The Slovenia Times

Football is Symbolic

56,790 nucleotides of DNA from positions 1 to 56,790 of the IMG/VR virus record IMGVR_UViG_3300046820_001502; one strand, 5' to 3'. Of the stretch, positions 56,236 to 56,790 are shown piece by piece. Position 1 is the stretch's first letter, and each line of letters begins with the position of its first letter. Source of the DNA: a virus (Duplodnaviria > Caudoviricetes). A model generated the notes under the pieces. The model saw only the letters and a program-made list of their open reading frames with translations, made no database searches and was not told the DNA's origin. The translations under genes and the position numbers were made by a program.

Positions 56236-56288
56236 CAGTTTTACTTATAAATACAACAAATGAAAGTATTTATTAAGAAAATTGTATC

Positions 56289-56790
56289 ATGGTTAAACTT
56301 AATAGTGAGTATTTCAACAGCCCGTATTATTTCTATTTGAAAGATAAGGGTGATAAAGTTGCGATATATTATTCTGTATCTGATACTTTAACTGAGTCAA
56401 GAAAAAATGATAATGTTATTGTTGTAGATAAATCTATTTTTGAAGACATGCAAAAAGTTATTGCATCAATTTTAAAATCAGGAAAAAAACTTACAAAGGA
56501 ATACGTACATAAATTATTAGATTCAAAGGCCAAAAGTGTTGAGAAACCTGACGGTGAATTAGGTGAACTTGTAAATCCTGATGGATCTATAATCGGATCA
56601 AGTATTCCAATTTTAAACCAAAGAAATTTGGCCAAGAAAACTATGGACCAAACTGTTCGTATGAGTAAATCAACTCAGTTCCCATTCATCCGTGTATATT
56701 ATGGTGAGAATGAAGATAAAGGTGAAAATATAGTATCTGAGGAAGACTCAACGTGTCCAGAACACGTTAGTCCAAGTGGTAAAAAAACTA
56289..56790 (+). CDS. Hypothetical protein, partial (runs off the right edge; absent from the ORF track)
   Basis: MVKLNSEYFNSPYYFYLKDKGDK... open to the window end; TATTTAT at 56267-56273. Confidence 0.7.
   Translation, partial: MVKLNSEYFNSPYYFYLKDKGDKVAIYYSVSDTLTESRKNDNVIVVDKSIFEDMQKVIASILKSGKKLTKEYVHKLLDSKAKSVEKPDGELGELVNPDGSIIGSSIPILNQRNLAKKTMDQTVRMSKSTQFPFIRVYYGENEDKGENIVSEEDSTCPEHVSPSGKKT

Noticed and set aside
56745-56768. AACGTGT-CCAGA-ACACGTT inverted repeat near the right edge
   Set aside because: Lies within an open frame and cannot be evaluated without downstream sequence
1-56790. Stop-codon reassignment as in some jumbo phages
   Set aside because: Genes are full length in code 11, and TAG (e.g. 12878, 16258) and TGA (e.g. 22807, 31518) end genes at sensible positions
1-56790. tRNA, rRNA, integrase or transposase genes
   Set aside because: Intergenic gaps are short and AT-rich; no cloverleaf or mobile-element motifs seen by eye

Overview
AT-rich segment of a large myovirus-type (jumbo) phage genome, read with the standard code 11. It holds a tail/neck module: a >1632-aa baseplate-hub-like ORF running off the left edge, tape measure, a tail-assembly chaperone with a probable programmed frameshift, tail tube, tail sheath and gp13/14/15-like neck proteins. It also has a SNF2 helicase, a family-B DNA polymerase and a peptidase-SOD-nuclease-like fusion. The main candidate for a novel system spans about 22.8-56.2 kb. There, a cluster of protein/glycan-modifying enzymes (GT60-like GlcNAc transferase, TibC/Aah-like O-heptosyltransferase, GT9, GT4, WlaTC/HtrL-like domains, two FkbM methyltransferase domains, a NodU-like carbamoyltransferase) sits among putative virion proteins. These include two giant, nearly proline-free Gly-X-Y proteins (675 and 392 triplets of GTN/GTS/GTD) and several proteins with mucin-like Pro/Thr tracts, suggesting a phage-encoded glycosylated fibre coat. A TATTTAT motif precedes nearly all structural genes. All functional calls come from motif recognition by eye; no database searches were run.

We had four major football clubs then, the Fabulous Four - Dinamo (Zagreb) and Hajduk (Split) from Croatia and Crvena zvezda (Red Star) and Partizan, both from Belgrade. Other teams, including Olimpija, were more or less secondary. Nevertheless, Olimpija was a team to be respected. I remember attending a match in Ljubljana's Bezigrad stadium between Olimpija and Crvena zvezda, along with 20,000 other enthusiasts. The Slovenian team won 2:0. Olimpija was definitely a symbol of those times. Sadly, in 2004, that symbol faded away forever. The Olimpija Football Club has fallen apart. Olimpija has gone. There is no FC Olimpija anymore. Football fans from Croatia, Serbia, Bosnia and Herzegovina and other parts of the former Yugoslavia could not believe it when they heard the news. "I thought that our country would fall apart sooner than clubs like Crvena zvezda or Partizan," said a friend from Belgrade. Football is a way of life south of the Kolpa River along the Slovene-Croat border. Dusan Radovic, a poet, writer and journalist from Belgrade once wrote: "When Partizan and Crvena zvezda are playing each other, Belgrade becomes the most intelligent city in the world. All the idiots are in the football stadium watching the game." Football may or may not be for idiots, however, the fact remains that this is a game or sport that captivates billions of people all over the world. And it is one of the world's biggest businesses as well. Mico Mrkaic, economist and columnist with the Slovenian financial daily, Finance, has estimated the value of the ten best World Cup teams. He calculated that the average value of a player from the first eleven varied from EUR 9 m for the Czech players to EUR 24 m for the Brazilians. Mrkaic said: "Even the average Czech football player is worth nine million euro, which is an enviable sum for an average Slovenian SME. This comparison is sad, because it tells us very brutally and very directly, how small and globally insignificant our economy is." Mrkaic's observation relates not just to the Slovenian economy as a whole but also to its football economy. The total attendance at all the games during the last round of this year's national football league, which decided the championship, was only 4,500. Slovenia has definitely slipped back into football's Dark Ages since Srecko Katanec & Zlatko Zahovic left the scene. Maybe it's just as well that "my" Olimpija is not around to experience the misery.


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